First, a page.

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Performance Tables

Performance Data 2015-2016

Early Years

Children at Good Level of Development (GLD) when leaving Early Year Foundation Stage (EYFS): 79% (National: 66%)



Children in Year 1 take a phonics assessment test,

  • 93% of the pupils passed the phonics assessment test (National: 82%)

Key Stage 1

In Key stage 1 children take statutory assessment in Reading and Maths and the Writing and SPAG were teacher assessed.

  • Reading: 90% meeting the expected standard (National: 74%)
  • Writing: 80% meeting the expected standard (National: 65%)
  • Grammar, Punctuation and Spelling: 64% meeting the expected standard
  • Maths: 93% meeting the expected standard (National: 73%)

Key Stage 2

This year, the government changed the way that children are assessed. When looking at the data for 2016, it’s important to bear in mind the advice from the Department for Education: don’t compare 2016 with previous years:


Children sitting key stage 2 tests this year were the first to be taught and assessed under the new national curriculum. The expected standard has been raised and the accountability framework for schools has also changed. These changes mean that the expected standard this year is higher and not comparable with the expected standard used in previous year’s statistics. It would therefore be incorrect and misleading to make direct comparisons showing changes over time.


In 2016, 62% of our pupils achieved the expected standard in Reading, Writing and Maths, combined (compared with 53% nationally).


  • Reading: 69% meeting expected standards (national: 66%)


  • Writing: 89% meeting expected standards (national: 74%)


  • Grammar, Punctuation and Spelling: 93% meeting expected standards (national: 72%)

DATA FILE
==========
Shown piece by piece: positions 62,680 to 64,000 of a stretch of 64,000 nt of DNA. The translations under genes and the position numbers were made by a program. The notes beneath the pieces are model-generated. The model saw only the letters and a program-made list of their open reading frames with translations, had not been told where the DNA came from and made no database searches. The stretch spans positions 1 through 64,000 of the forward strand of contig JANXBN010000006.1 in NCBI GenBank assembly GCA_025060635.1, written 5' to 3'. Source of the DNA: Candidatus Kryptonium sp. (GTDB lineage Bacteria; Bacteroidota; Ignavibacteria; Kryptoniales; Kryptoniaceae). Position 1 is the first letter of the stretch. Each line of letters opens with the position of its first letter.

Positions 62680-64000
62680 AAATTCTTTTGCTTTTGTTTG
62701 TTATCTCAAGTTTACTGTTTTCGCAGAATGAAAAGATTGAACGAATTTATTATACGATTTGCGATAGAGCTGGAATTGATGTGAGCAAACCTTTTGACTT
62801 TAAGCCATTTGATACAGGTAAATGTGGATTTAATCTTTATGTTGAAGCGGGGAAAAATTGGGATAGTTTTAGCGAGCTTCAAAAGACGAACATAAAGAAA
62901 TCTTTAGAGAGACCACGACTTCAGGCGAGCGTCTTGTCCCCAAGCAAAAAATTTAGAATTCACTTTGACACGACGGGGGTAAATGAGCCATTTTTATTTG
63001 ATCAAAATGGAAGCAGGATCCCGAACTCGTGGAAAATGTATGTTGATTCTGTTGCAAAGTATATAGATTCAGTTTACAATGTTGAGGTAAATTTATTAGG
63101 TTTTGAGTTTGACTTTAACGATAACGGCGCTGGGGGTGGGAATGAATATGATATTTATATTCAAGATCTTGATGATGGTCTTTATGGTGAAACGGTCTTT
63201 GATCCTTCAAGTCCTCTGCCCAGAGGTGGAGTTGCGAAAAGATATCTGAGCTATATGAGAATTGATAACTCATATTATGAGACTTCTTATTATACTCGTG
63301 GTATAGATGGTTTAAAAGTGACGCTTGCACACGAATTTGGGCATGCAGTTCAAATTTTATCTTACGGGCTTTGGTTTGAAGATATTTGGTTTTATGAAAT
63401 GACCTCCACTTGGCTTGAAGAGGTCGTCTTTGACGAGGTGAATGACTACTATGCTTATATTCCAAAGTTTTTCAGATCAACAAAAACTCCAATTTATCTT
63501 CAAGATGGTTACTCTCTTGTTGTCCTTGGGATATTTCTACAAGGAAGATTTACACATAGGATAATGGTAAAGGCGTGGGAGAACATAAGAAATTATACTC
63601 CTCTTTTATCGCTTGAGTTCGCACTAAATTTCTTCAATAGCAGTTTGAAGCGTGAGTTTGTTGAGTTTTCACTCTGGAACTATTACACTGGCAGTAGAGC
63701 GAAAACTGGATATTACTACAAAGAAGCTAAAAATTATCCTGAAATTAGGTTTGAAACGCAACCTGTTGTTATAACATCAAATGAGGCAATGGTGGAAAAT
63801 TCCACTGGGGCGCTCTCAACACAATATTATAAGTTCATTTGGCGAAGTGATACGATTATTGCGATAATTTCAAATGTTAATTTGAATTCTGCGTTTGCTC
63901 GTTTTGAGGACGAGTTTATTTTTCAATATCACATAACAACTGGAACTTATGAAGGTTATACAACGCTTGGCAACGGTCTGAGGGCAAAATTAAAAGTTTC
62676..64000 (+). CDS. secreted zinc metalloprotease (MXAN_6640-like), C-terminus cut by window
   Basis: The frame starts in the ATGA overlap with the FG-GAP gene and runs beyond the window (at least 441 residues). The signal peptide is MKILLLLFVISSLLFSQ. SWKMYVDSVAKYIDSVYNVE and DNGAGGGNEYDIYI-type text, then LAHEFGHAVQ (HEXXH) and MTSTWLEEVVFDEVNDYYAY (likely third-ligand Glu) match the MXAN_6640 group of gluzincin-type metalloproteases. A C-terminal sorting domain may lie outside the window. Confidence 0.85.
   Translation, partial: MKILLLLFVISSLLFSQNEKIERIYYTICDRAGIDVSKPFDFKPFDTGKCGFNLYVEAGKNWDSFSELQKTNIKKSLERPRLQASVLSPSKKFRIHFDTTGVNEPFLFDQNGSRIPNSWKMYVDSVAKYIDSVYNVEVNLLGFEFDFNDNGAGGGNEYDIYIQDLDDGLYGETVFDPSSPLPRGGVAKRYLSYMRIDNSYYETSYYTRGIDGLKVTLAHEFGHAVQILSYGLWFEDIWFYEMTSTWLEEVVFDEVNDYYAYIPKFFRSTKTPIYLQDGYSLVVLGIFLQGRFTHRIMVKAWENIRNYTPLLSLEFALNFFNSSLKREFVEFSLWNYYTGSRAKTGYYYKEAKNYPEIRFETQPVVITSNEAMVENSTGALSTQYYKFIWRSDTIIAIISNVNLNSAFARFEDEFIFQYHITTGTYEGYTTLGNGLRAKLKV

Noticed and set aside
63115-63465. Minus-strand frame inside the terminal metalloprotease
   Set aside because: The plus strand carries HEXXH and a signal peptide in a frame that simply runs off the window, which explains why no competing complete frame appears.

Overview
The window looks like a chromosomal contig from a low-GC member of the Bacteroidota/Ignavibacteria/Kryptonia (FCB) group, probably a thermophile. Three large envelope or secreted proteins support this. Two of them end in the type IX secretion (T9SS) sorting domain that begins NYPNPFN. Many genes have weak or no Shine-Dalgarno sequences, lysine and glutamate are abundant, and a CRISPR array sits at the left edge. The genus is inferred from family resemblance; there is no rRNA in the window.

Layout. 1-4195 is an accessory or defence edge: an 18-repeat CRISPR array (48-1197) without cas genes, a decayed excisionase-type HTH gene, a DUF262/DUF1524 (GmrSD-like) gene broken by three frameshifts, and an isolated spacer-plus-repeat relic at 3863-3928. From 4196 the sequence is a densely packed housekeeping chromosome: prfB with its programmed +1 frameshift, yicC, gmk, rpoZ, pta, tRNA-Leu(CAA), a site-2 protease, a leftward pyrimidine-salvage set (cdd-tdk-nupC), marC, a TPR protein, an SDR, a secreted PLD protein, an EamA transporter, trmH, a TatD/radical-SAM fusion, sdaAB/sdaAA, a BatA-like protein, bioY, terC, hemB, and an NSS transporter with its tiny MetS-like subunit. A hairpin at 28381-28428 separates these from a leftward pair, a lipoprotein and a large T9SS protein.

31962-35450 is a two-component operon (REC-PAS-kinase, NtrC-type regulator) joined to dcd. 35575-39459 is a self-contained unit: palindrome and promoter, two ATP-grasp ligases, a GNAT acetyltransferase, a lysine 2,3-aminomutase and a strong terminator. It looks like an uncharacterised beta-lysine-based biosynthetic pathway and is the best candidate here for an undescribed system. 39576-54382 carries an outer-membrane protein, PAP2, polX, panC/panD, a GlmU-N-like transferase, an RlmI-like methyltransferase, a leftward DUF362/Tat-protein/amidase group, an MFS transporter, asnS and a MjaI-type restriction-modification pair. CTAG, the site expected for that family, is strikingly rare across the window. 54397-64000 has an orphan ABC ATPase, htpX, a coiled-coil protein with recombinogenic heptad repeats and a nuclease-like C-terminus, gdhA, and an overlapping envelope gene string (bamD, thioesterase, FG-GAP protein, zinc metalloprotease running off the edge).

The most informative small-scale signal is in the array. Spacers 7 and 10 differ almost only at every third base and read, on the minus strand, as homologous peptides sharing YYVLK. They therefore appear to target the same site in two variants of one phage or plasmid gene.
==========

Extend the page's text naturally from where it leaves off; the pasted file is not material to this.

• Maths: 93% meeting expected standards (national: 70%)

Scaled scores,


The National scaled score to achieve the expected standard is 100, however we achieved


  • 103 average scaled score in Reading
  • 106 average scaled score in Maths
  • 108 average scaled score in Grammar, Punctuation and Spelling


The reading test was extremely hard this year – something widely reported and commented on in the media and social media. It also raises the importance of reading and discussing what is being read at home. Some of our children struggled for three main reasons:


  • some children struggled to read the whole text – flagging up how important regular reading at home is to build up fluency.


  • others struggled with how difficult the test was: hard texts to read (one was an extract from a newspaper, whose intended audience is adults, not 11 year olds!) – this flags up the importance of encouraging your child to read often, and to read a variety of texts, from fiction to non-fiction, comics to newspapers (but always prioritise reading for pleasure – far more important than a snapshot of reading skills that is the SATs test).


  • third, the actual test questions were tough (testing children’s knowledge of quite tricky words and ability to infer ‘impressions’, a word used more than once in the test) – teachers always encourage parents and carers to be listening to their child read and talking about what is being read, even when a child is quite a fluent reader


Attainment: higher level

We continue to offer challenge to all children, including higher attaining pupils. Scaled scores of over 110 are considered ‘high scores’.


14% of our pupils achieved a high level of attainment in Reading, Writing and Maths, combined (the national proportion was half this: 5%)


  • Reading: 21% high scores (national: 19%)
  • Writing: 21% high scores (national: 15%)
  • Grammar, Punctuation and Spelling: 43% high scores (national: 23%)
  • Maths: 25% meeting expected standards (national: 17%)